“I first met him when I was about 15,” remembers Bradley. “We were in high school together. Clive was already writing, directing, starring in, and drawing the posters for his own plays, which he was putting on at school with the permission of the Head Master. He would take over the whole school hall for an entire week to mount these productions. Same Head Master who about a decade earlier had given permission to another former pupil of the school to form a band, and I believe he went on to have quite a career in the music business. What was his name again? Lennon. That was Cory Bank High School.
“I always say he (the Head Master) laid his head on his pillow lightly, having played a significant role in helping to launch the careers of both John and Clive.”
“So it was going into rehearsals for the school play when I first met him (Barker),” said Bradley. “Later we started doing experimental theater in London. We had our own theater company that was kind of winding up in 1982. In that last year, I can remember on the way to a gig, Clive handing me some handwritten manuscripts saying ‘Have a look at this and tell me what you think. I’m trying to write short horror stories and see if I can make a bit of money at it’. That was the first time I read several stories that ended up in Books of Blood. So the making a bit of money thing worked.
“Then in 1985 we had a conversation and he said ‘I’m trying to get an independent British horror movie together and I think there’s a part in it that might be right for you.’
“For someone who creates such a total vision and knows every square inch of what he’s doing and why he’s doing it, he’s tremendously generous. He thinks on his feet, never short of a solution. John Lennon in fact said in one of his songs, ‘There are no problems, only solutions,’ and that applies to Clive in bucket loads. He can be a difficult SOB as well. I don’t think you get to be the kind of creative giant that Clive is and not have that be the case.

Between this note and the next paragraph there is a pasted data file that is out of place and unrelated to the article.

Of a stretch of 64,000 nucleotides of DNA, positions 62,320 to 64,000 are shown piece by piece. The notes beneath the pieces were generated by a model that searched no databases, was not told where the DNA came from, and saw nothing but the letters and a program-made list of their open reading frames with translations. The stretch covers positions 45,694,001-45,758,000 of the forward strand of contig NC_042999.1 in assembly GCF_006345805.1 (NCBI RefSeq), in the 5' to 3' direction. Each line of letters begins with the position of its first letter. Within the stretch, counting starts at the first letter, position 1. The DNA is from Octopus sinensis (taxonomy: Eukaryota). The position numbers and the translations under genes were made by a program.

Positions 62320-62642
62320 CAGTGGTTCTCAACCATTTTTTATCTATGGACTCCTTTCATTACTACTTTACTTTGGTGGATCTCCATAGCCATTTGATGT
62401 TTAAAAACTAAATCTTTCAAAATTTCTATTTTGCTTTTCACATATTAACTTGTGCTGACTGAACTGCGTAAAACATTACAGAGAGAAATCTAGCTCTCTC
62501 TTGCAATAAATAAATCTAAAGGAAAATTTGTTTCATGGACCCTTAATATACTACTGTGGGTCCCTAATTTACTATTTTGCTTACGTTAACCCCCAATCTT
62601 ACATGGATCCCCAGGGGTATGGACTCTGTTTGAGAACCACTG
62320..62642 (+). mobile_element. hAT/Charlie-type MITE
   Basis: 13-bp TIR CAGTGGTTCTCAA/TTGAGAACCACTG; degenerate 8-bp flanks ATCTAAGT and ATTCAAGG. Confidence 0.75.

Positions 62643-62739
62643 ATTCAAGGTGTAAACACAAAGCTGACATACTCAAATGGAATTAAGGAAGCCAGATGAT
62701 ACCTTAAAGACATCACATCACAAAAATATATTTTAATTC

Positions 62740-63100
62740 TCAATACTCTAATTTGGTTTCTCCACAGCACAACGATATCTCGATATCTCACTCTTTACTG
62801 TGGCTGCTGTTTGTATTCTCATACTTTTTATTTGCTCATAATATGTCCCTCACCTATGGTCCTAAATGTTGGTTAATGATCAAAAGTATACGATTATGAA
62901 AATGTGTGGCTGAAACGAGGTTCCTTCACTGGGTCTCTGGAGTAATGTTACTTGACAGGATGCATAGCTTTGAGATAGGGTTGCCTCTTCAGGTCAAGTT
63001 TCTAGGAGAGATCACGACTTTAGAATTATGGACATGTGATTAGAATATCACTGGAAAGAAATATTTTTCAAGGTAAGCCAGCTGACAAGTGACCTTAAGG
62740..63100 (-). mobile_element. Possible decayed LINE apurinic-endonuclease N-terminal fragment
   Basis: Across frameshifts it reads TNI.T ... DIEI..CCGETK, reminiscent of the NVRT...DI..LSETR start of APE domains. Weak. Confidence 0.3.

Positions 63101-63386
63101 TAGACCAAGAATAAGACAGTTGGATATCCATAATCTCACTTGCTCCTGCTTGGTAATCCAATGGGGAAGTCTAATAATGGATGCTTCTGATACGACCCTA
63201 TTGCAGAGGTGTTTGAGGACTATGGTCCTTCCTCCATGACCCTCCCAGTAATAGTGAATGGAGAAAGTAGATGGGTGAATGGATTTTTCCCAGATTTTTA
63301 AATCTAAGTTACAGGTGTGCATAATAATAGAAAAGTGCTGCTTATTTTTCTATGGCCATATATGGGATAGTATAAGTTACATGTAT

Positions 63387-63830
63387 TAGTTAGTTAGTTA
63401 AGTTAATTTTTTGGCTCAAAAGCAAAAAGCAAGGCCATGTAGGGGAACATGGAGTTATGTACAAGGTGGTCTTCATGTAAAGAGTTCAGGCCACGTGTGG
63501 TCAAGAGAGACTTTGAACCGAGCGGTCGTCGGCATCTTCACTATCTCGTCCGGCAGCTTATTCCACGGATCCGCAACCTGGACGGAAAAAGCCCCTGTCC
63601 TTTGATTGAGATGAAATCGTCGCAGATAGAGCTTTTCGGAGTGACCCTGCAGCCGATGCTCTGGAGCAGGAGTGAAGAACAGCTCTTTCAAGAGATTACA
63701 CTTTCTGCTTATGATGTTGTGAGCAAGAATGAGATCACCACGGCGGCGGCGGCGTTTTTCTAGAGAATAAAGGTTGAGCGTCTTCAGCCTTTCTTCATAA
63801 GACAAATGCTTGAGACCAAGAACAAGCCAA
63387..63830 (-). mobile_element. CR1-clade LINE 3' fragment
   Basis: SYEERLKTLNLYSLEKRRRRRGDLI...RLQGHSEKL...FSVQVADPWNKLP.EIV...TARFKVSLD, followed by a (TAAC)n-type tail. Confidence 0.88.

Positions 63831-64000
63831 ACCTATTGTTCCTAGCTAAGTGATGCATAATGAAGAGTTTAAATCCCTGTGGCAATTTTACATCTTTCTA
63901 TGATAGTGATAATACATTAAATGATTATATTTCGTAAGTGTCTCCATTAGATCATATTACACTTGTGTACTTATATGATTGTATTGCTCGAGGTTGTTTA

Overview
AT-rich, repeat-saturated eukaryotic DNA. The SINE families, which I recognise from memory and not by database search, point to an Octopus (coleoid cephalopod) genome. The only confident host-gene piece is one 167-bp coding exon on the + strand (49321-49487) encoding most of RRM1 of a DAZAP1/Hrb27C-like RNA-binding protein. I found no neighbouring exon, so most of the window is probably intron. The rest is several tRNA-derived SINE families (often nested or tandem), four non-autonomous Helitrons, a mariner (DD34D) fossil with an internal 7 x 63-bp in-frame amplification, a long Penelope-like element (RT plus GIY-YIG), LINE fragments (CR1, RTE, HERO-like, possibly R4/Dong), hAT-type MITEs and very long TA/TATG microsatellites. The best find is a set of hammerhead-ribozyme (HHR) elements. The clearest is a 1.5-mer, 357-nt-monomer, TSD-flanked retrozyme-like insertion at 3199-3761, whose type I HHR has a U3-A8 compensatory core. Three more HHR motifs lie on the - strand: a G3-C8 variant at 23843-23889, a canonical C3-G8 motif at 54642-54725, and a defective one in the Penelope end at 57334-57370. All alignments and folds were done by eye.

“Working with him has always been for me thrilling and exciting.”
Vince recalled of his first encounter with Barker, “I met Clive much later. We met at a party and I had no idea who he was. We started chatting and he just said, ‘Would you like to model for me?’ I still have the first picture that he did. I went on to model for him regularly. Then he eventually asked me act in some of his movies.
“He always listens to all of your ideas. He’s so great to work with.”
On creating Pinhead, Bradley recalls, “The one and only piece of constant direction I got from Clive was ‘Do less.’ I would take it down and he would say, ‘This is great, this is fantastic. Do less.’ So I would take it down again, and he’d say, ‘This is great, it’s wonderful. Do less.’
“As an actor you don’t want to feel like you’re just standing there with a dead face saying lines, which is exactly what he wanted me to do. What he was saying was that if you do that with that makeup on your face, by the time it gets to the screen the result will be devastating. Nobody will be able to read your emotion. It will be terrifying. But if you try to put too much in, it won’t be as powerful.”
Asked for his favorite of Pinhead’s many legendary one liners, Bradley said, “When I read the screenplay, the first line that I remember really grabbing hold of was ‘No tears please, it’s a waste of good suffering,’ and I wrote next to it ‘gag’ to remind myself that this guy was funny –not Freddy rock-and-roll funny, but funny with a dark undertone.”
On Hellraiser III, the sequel that brought Pinhead to North Carolina, Bradley says, “It was only really going into the third movie that I was aware of a certain weight of expectation on my shoulders from the fans.”
Of working in the Wilmington area, the actor told us later, “It was beautiful, and the people were just fantastic.”
Vince recently published his first collection of original short stories in a book called What Monsters Do, and a second volume called Other People’s Darkness was released in June.
In all, Bradley played the iconic and eloquent Pinhead in eight Hellraiser films, ranking him among the greatest movie monster actors of all time.